Letters

Letters 8-18-2014

The Climate Clarified

Climate change isn’t an easy subject. A class I’m taking compared it to medicine in a way that was helpful for me: Climate scientists are like planetary physicians. Our understanding of medicine is incomplete, but what we know is useful...

Beware Non-Locally Grown

The article “Farm Fresh?” couldn’t be any more true than exactly stated. As an avid shopper at the local farm markets I want to know “exactly” what I am buying, from GMO free to organic or not organic, sprayed or not sprayed and with what...

Media Bias Must End

I wish to thank Joel Weberman for his letter “Seeking Balanced Israel Coverage.” The pro-Palestinian bias includes TV news coverage...

Proud of My President

The world is a mess. According to many conservative voices, it would not be in such a mess if Obama was not the president. I am finally understanding that the problem with our president is that he is too thoughtful, too rational, too realistic, too inclined to see things differently and change his mind, too compassionate to be the leader of a free world...

Home · Articles · News · Music · 4Play: Biosphere, Brendan Perry,...
. . . .

4Play: Biosphere, Brendan Perry, Blondie, Broken Bells

Kristi Kates - July 18th, 2011
 Biosphere - N-Plants - Touch
At once retro in its choices of synth sounds and beats, and modern in -
well, its choices of synth sounds and beats, Biosphere’s latest sticks to
his familiar sound while striking out into new, backwards-looking
territory. It is most definitely an album of contrasts. Opener “Hendai 1,”
a bit threatening-sounding, offers an intro that feels much like the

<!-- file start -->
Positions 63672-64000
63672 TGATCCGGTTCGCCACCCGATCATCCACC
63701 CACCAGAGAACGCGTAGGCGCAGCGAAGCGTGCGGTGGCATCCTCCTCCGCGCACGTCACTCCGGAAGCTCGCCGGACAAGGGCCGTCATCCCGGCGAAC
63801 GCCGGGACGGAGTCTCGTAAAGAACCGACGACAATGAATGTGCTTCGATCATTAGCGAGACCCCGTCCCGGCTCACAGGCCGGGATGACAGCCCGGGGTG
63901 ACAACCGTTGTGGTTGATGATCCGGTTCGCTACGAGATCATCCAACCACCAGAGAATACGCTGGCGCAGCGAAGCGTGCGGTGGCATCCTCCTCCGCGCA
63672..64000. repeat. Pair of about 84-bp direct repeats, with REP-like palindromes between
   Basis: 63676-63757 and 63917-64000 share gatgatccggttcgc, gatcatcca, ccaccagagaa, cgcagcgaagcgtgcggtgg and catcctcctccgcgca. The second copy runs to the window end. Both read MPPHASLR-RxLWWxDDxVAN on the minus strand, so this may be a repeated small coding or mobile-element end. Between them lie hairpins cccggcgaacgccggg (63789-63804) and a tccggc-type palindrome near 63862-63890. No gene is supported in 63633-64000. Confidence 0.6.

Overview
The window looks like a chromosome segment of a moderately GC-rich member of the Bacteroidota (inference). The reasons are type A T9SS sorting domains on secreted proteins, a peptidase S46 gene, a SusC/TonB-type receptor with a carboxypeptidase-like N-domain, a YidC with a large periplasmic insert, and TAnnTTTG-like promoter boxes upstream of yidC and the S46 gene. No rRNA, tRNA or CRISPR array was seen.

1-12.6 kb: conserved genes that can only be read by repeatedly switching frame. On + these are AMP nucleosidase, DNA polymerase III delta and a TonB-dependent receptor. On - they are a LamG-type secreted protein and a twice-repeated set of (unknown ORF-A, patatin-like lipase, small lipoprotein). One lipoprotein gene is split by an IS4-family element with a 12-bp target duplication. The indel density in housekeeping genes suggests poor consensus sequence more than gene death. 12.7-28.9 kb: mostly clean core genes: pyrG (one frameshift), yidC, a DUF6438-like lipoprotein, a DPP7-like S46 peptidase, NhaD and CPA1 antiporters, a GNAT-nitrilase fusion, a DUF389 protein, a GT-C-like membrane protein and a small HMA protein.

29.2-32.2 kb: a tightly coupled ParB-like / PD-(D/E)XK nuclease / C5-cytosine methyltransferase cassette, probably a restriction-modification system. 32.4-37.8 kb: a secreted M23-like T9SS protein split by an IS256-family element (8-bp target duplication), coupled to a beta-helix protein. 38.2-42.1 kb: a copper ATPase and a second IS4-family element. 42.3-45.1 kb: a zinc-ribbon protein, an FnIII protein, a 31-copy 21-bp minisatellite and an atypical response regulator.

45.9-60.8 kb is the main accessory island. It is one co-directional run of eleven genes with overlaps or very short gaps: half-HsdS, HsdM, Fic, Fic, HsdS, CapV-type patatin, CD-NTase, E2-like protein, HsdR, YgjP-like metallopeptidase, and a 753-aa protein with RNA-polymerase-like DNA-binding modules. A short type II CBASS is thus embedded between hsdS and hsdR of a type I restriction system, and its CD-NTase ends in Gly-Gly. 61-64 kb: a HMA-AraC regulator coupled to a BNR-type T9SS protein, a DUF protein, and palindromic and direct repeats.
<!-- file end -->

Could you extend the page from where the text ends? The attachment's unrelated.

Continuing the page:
beginnings of a thriller or mystery movie, while its successor, “Shika 1,”
warms things up out of the fear factor zones with a more approachable
composition. Brimming with intensity, these tracks push one step beyond
ambient music and into something a little more pensive.

 
Brendan Perry - Ark -101
Former Dead Can Dance member Perry’s sophomore set, recorded at Perry’s
own home studio, finds the musician on a true solo mission of sorts, as he
wrote all of the songs here and performed all of the instruments himself.
The tracklisting extends that isolated approach, as Perry thinks and
performs his way through musings on life and personal growth, translated
through instruments both typical (guitars, keyboards) and somewhat
unexpected, given his electro/pop background (dulcimer?); and the
carefully-constructed lyrics on tunes like “The Devil and the Deep Blue
Sea” and “Utopia” show off Perry’s experience and craft.

 
Blondie - Panic of Girls - AIS
The legendary Debbie Harry and bandmates are back for yet another new set,
with their latest approach attacking solid refrains and radio-friendly
hooks head-on. A blend of electro-punk and some slightly misplaced reggae,
it’s successful for the most part, although the set may have served itself
better to focus on one sound/genre instead of the two. “Le Bleu,” with its
dual-language lyrics, and “D-Day” are catchy updates of the familiar
Blondie pop-punk sound, but tunes like “Girlie Girlie” drag on way too
long, time that would’ve better been spent expanding the more catchy “The
End, The End” or instant single “What I Heard.”


Broken Bells - Meyrin Fields - Columbia
Short (only four songs) but appealingly diverse, the Shins/Danger Mouse
side project serves as follow-up to their critically and fan-acclaimed
2010 debut, opening with “The Ghost Inside” B-side “Meyrin Fields” (hence
the album’s title), and shifting directly into the more rough,
suspenseful, and funky “Windows,” the tropicalia/synthy mix of “An Easy
Life,” and the more mainstream twisted electropop of “Heartless Empire,”
all of which serve to help define why these two skilled musicians work so
well together as a musical team. It’s artsy and concise, and a good look
forward at Broken Bells’ recordable future.
 
  • Currently 3.5/5 Stars.
  • 1
  • 2
  • 3
  • 4
  • 5
 
 

 

 
 
 
Close
Close
Close